FG owes retired civil servants N293bn, begins probe of ghost workers

President Buhari's bodyguard allegedly linked to Boko Haram

Retired federal civil servants are being owed N293bn by the Federal Government, the Head of Service of the Federation, Winifred Oyo-Ita revealed on Monday in Abuja.

Oyo-Ita said this while fielding questions from journalists after addressing a press briefing in commemoration of the Civil Service Week, scheduled to commence on Wednesday.

She said the government is trying all it can to offset the debts.

Oyo-Ita further said the government was considering a phased payment formula, while the Presidency had directed the Minister of Finance, Mrs. Kemi Adeosun, and the Office of the Accountant-General of the Federation to explore ways of making the payments.

“On assumption of office, I met service-wide staff claims for promotion arrears, first 28 days, repatriation allowance, death benefits and other staff claims totalling about N293bn. The issue was presented to Mr. President and he expressed deep concern and immediately directed the Minister of Finance to address the situation.

“The payments would have been made but for the resource constraints of the government. We are working with the Office of the Accountant-General of the Federation on the phased payment formula and would conclude in due course,” the HoCSF said.

Oyo-Ita also said some civil servants were being quizzed by the EFCC in relation to the issue of ghost workers.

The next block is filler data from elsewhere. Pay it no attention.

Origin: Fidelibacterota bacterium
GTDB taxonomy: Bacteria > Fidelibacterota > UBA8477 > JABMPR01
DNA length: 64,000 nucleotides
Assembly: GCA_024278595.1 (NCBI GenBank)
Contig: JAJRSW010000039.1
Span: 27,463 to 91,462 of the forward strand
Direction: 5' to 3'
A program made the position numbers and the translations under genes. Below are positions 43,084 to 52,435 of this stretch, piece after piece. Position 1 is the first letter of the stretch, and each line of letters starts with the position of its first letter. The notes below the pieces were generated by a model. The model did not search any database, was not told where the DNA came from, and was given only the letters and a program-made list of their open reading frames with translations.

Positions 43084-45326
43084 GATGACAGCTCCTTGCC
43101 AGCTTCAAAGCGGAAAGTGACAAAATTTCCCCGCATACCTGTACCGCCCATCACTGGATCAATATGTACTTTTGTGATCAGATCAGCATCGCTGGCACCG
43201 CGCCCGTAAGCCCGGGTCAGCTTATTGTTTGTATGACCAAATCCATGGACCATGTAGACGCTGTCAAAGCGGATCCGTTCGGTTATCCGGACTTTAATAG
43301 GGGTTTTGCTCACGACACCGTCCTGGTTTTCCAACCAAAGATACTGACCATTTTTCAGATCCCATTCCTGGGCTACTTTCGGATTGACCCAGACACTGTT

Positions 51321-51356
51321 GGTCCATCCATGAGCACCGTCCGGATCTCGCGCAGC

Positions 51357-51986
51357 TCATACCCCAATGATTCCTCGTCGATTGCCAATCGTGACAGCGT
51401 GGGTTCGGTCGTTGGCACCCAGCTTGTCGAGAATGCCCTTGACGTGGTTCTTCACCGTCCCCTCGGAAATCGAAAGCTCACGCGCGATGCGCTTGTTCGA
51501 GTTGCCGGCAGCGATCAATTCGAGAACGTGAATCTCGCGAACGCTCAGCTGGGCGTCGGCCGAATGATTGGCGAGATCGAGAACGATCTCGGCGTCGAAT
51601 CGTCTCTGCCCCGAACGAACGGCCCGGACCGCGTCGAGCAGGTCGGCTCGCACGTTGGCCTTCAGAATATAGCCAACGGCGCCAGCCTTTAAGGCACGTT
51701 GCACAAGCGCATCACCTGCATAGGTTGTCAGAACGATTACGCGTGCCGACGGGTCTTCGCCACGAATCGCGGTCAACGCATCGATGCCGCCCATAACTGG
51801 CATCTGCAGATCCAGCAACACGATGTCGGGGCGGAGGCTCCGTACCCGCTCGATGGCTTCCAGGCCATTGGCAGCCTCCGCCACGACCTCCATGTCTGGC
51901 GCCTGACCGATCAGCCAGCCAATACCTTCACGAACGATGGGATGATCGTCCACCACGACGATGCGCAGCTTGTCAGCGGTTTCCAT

She said this was the first time in the history of Nigeria that government would be paying strict attention to the issue of ghost workers.

She added that the introduction of the BVN had also helped in exposing the lapses.

“This is the first time the administration is tackling the issue of ghost workers like this. We are cleaning the Integrated Personnel Payroll Information System and a lot of suspicious names have been detected. The introduction of Banks Verification Number has also helped in the detection of ghost workers. Many people are facing interrogation with the EFCC.

“You will just see them and later you won’t find them again; they have not been kidnapped but they are answering different questions from the EFCC,” she said in response to questions on sanctions for those involved.

She however denied that the Federal Government was planning to retrench some of its workforce due to economic downturn.

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